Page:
This weekend I found myself in search of a power cord for an original Playstation. It’s the same plug that the Sega Dreamcast and Saturn and Sony PS2 use, but it seems like online almost everyone wants $10 for a suitable replacement. I learned how to replace your video game system’s power cord cheap, and I’ll share the secret with you, too.
I found out by accident that the local Game Stop sells them for $4.99. I had to run an errand about four doors away from a Game Stop anyway, so I dropped in. It took me a little while to find, but I found the cable.
It’s not the same. What they sell as a “universal” AC power cable has two round sides on the plug, not a round and a square like the original Sony cable. I knew I’d seen the connector on the end of that Gamestop cable before, so I didn’t pay $5 for it. It turns out it’s universal because it also fits the original Xbox. An Xbox cable works on a Playstation but not the other way around.
I did some digging, and I found that the official name for the connectior the Playstation uses is IEC 60320 C7P. The “P” stands for “polarized.” The “universal” connector on the cable Gamestop was selling is the IEC 60320 C7. The nonpolarized plug fits the polarized connector, but not the other way around.
A ton of home appliances use the IEC 60320 C7. Every tape recorder or boombox I ever owned, for instance. It’s the most common connector used for devices that draw 2.5 amps of current or less. Well, my boomboxes are long gone, so I raided my wife’s. Hers just happens to be different. Rats. I ended up swiping the cable from a dead laptop AC adapter. Wouldn’t you know it, it plugs right in to the Playstation’s power port. That old laptop cable was probably made in the same factory as the cables Gamestop sells as universal video game power cables.
I’m happy. I saved five bucks. (The wasted trip to Gamestop doesn’t count because I walked there from someplace I had to go anyway.)
It wasn’t long ago that you could find this type of AC cable anywhere for a two or three dollars, tops. By anywhere, I really do mean anywhere–discount stores, Radio Shack, consumer electronics stores, maybe even dollar stores if you’re lucky.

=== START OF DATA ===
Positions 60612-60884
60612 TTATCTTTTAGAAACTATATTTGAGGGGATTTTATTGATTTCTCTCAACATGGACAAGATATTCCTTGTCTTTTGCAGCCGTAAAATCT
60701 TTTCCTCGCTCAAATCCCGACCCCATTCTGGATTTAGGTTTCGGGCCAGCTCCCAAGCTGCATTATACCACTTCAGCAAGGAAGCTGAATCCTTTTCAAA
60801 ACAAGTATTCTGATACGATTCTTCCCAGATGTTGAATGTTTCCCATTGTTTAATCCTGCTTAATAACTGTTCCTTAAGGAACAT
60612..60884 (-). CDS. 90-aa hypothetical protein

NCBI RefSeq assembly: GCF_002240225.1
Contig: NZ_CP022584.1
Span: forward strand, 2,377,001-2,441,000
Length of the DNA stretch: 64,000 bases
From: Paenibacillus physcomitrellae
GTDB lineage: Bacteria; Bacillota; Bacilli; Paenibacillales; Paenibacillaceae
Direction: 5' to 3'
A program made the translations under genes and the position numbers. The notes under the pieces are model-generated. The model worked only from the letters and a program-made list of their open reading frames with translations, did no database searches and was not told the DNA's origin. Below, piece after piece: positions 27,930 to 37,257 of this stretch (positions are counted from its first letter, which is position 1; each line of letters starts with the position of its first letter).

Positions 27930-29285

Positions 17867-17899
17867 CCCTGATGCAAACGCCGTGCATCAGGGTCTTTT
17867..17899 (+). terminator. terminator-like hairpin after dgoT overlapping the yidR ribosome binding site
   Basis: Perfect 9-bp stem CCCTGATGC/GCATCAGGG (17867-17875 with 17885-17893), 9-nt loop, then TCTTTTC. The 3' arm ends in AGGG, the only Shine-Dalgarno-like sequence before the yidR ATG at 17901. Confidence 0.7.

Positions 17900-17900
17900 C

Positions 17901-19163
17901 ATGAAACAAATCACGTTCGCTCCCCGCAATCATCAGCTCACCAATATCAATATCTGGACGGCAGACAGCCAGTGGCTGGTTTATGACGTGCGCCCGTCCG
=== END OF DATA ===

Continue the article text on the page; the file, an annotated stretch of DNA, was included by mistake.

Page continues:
Cables are high markup items, but even at $3, these things offer a healthy profit margin, so they should still be readily available at something near that price. I know sometime in the last decade I’ve bought one of these things at Kmart.
So before you pay even $5 for a replacement cable, raid the drawer where you keep all your stray electronics wires and see if you can find one that fits. Failing that, look around for something else around the house, like a boombox, VCR, or DVD player, that has a power cord that will fit. If not, hit the electronics section of your local discount store. Odds are it’s closer than the closest game store, and a suitable cable should cost less there too.
Don’t go into a store asking for an IEC 60320 C7 because they won’t know what you’re talking about, of course. The name may be listed on the packaging. The United States doesn’t require that name to be molded onto the cable, although some countries do. Study the image above and you should recognize the cable on sight in a store. If worse comes to worse, print out the picture above and bring it with you to compare. Miguel Durán drew it to be helpful, so let it help you.
So why does Sony use the polarized connector? Probably to fool people into buying a replacement cable from them at an inflated price to replace a lost cable. They fooled me, and I should know better.